In a long, close playoff series – and we still expect this to be a long, close playoff series – both teams get a blowout win. San Antonio’s 113-77 humiliation of the Miami Heat in Game 3 of the NBA Finals on Tuesday, though, blew past that expectation.
The Spurs were dominant from the start, in spite of what was a tie game with less than a minute to go in the first half. San Antonio roared out of the gate in its first home game in three weeks to establish fantastic spacing offensively while encouraging hesitation and perimeter jumpers from the Heat on the other end. Because of the defensive boards that resulted from the Heat misses, and San Antonio’s superb timing and re-discovered precision in its passing game, the Spurs’ role players were able to topple a Miami team built around three fabulous All-Stars.
That’s right – the Spurs were able to rack up the third-largest point differential in NBA Finals history on a night when Tim Duncan, Tony Parker, and Manu Ginobili combined to score just 25 points on 10-23 shooting. All because Danny Green and Gary Neal absolutely went off from behind the arc.
Green continued his lights-out Finals work from long range on his way to a 27-point evening on 9-15 shooting, hitting 7-9 from behind the arc and taking his Finals three-point percentage to a ridiculous 69 percent. Green has hit 16 treys in the final round thus far, and the Heat were just unable to counter the Spurs guard’s confident decision-making and expert placement.
Meanwhile, Gary Neal came off the bench to hit 6-10 three-pointers of his own, confounding a Heat defense that should know that Neal is a scorer first, second, and 92nd once he takes his warm-ups off. The sharpshooter finished with 24 points of his own, as Spurs coach Gregg Popovich (with continued big minutes handed to Matt Bonner and Cory Joseph off the bench) has clearly made outside shooting a priority against the sagging Heat. The 16 three-pointers San Antonio hit established an NBA Finals record.
On Miami’s offensive end of the court, the team looked confused, hesitant, and damningly reminiscent of the Miami Heat squad that struggled to adapt to the Dallas Maverick movement on defense in the 2011 NBA Finals.
Once again, the team attempted to work through Dwyane Wade and Chris Bosh at the beginning of the game, and while Wade was initially game (looking spry, hitting his first lay-in and later an impressive reverse shot in the first quarter), Bosh was aiming shots and clanging from the perimeter. Both received more and more good looks as the game went on, but finished with 11-25 shooting marks on their way toward a combined 28 points. A far cry from the dominant 29 points Wade contributed in a Game 3 win over the Mavericks two years ago.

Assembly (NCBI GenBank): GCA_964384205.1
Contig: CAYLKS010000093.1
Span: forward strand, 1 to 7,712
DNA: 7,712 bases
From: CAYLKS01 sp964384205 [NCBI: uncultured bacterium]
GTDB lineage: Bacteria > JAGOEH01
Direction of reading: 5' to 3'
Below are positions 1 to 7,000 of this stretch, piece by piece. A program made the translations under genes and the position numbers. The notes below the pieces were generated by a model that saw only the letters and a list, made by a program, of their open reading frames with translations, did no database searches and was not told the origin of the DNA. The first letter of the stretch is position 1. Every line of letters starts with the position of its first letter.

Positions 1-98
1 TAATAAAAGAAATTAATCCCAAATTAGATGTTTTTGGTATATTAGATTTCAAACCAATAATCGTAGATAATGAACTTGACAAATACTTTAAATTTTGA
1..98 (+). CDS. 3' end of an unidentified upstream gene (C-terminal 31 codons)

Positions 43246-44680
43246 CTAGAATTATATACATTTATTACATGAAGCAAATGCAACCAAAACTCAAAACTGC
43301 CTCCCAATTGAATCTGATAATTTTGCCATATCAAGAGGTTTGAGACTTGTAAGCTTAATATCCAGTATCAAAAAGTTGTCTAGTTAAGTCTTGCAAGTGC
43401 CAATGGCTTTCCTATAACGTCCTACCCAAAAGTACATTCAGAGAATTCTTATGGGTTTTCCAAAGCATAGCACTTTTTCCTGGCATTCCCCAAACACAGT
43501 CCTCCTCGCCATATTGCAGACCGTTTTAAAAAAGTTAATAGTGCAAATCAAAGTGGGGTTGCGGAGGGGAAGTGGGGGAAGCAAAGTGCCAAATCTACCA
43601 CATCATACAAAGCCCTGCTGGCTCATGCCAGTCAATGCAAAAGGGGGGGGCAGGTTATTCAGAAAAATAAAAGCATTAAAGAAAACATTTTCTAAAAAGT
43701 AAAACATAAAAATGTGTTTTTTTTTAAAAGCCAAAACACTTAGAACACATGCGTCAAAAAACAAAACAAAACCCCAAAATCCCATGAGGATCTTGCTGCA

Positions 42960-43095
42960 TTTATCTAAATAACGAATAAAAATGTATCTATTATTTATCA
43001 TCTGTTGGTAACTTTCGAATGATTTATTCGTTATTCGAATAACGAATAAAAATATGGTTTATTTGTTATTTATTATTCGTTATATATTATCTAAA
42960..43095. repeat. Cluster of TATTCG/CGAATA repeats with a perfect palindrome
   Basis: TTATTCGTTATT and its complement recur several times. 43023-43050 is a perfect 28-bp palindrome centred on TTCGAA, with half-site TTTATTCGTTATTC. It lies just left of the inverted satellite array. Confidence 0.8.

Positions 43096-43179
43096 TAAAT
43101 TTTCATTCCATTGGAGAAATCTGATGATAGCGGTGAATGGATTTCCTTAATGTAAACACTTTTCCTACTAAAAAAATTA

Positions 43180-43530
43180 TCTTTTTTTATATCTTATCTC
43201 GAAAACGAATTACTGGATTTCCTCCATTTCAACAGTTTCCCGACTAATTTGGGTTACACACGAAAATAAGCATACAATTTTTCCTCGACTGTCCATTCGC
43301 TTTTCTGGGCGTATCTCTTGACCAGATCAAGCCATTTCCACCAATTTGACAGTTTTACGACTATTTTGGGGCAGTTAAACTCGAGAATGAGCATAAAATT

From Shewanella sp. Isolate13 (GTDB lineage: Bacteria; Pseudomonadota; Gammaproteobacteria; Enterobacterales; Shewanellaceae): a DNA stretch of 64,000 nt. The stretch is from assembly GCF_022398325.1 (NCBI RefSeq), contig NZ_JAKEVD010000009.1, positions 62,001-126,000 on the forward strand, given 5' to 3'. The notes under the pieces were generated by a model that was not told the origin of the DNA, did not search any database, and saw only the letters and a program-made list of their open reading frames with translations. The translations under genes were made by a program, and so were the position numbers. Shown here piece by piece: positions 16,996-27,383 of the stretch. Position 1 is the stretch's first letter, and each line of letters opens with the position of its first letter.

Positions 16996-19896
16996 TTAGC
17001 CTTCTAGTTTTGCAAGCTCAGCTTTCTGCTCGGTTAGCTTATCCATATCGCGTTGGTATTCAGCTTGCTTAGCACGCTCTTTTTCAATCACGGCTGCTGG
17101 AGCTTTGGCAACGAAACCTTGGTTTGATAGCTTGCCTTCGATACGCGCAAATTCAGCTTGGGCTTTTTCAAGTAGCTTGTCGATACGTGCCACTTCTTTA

Worse, LeBron James failed to get it going on that end once again. He missed 11 of his first 13 shots and 14 of 21 overall as the Spurs baited him into a series of “ga’head, try it”-bombs from the perimeter, failing to get to the line all game while scoring just 15 points. He took poor shots, he missed poor shots, he let the game come to him in a way that wasn’t conducive to winning, and he didn’t even make it to the nationally televised podium press conference after Game 3.
This has to be a low point, for LeBron. If he doesn’t treat it as such, the Heat won’t get to play another game in Florida this season.
Clap for San Antonio three times before hissing at LeBron, though. James can play better, but the Spurs have put the NBA’s MVP in a position that leaves him unsure and hesitant. That’s a wonderful luxury, as James often looks like he doesn’t know which of his 42,000 killer offensive moves to go while attempting to topple the Spurs’ defense, but that’s long (as the Spurs, Celtics, Magic and Mavericks will tell you) been the way to beat James. He has a basketball brain as big as his basketball skills, and when he spends too much time deliberating, those two really, really big things tend to work against each other.
Of course, a few missed free throws and clanged open shots from 25-feet can change the course of things all over again in Game 4. The Heat can grab the home court advantage on Thursday in a close win that will have all of us forgetting the time that the Spurs toppled the defending champs by 36 points in Game 3. From there, the series would turn into a best of three, with Miami potentially working up two games at home as a result of a magnificent regular season that saw them win 27 games in row during one stretch.
Something has to straighten out, though. And with Wade ailing and Bosh unsure of his aim, the onus has to fall on LeBron James. He has to turn it around, all over again.